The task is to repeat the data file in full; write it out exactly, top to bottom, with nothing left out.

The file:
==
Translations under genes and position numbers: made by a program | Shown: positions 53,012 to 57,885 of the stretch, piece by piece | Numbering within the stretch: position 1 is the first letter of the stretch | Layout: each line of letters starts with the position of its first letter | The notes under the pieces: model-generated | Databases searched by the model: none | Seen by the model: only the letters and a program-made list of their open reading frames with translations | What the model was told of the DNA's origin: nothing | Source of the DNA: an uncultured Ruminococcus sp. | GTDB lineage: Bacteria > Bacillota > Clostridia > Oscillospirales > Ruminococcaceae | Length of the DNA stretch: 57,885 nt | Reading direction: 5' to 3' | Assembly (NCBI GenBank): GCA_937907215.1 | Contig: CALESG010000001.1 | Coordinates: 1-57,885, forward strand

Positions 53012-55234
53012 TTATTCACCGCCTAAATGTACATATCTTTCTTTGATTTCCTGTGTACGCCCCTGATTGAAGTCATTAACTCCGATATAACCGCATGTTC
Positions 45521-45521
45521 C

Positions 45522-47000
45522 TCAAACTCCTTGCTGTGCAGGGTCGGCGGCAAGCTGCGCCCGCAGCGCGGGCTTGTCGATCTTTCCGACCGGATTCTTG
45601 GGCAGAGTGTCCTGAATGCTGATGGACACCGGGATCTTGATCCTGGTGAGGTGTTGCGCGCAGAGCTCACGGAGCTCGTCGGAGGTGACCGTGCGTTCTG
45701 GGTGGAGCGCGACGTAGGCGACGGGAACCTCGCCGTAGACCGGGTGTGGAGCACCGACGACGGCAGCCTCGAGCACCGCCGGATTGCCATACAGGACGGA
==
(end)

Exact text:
Translations under genes and position numbers: made by a program | Shown: positions 53,012 to 57,885 of the stretch, piece by piece | Numbering within the stretch: position 1 is the first letter of the stretch | Layout: each line of letters starts with the position of its first letter | The notes under the pieces: model-generated | Databases searched by the model: none | Seen by the model: only the letters and a program-made list of their open reading frames with translations | What the model was told of the DNA's origin: nothing | Source of the DNA: an uncultured Ruminococcus sp. | GTDB lineage: Bacteria > Bacillota > Clostridia > Oscillospirales > Ruminococcaceae | Length of the DNA stretch: 57,885 nt | Reading direction: 5' to 3' | Assembly (NCBI GenBank): GCA_937907215.1 | Contig: CALESG010000001.1 | Coordinates: 1-57,885, forward strand

Positions 53012-55234
53012 TTATTCACCGCCTAAATGTACATATCTTTCTTTGATTTCCTGTGTACGCCCCTGATTGAAGTCATTAACTCCGATATAACCGCATGTTC
Positions 45521-45521
45521 C

Positions 45522-47000
45522 TCAAACTCCTTGCTGTGCAGGGTCGGCGGCAAGCTGCGCCCGCAGCGCGGGCTTGTCGATCTTTCCGACCGGATTCTTG
45601 GGCAGAGTGTCCTGAATGCTGATGGACACCGGGATCTTGATCCTGGTGAGGTGTTGCGCGCAGAGCTCACGGAGCTCGTCGGAGGTGACCGTGCGTTCTG
45701 GGTGGAGCGCGACGTAGGCGACGGGAACCTCGCCGTAGACCGGGTGTGGAGCACCGACGACGGCAGCCTCGAGCACCGCCGGATTGCCATACAGGACGGA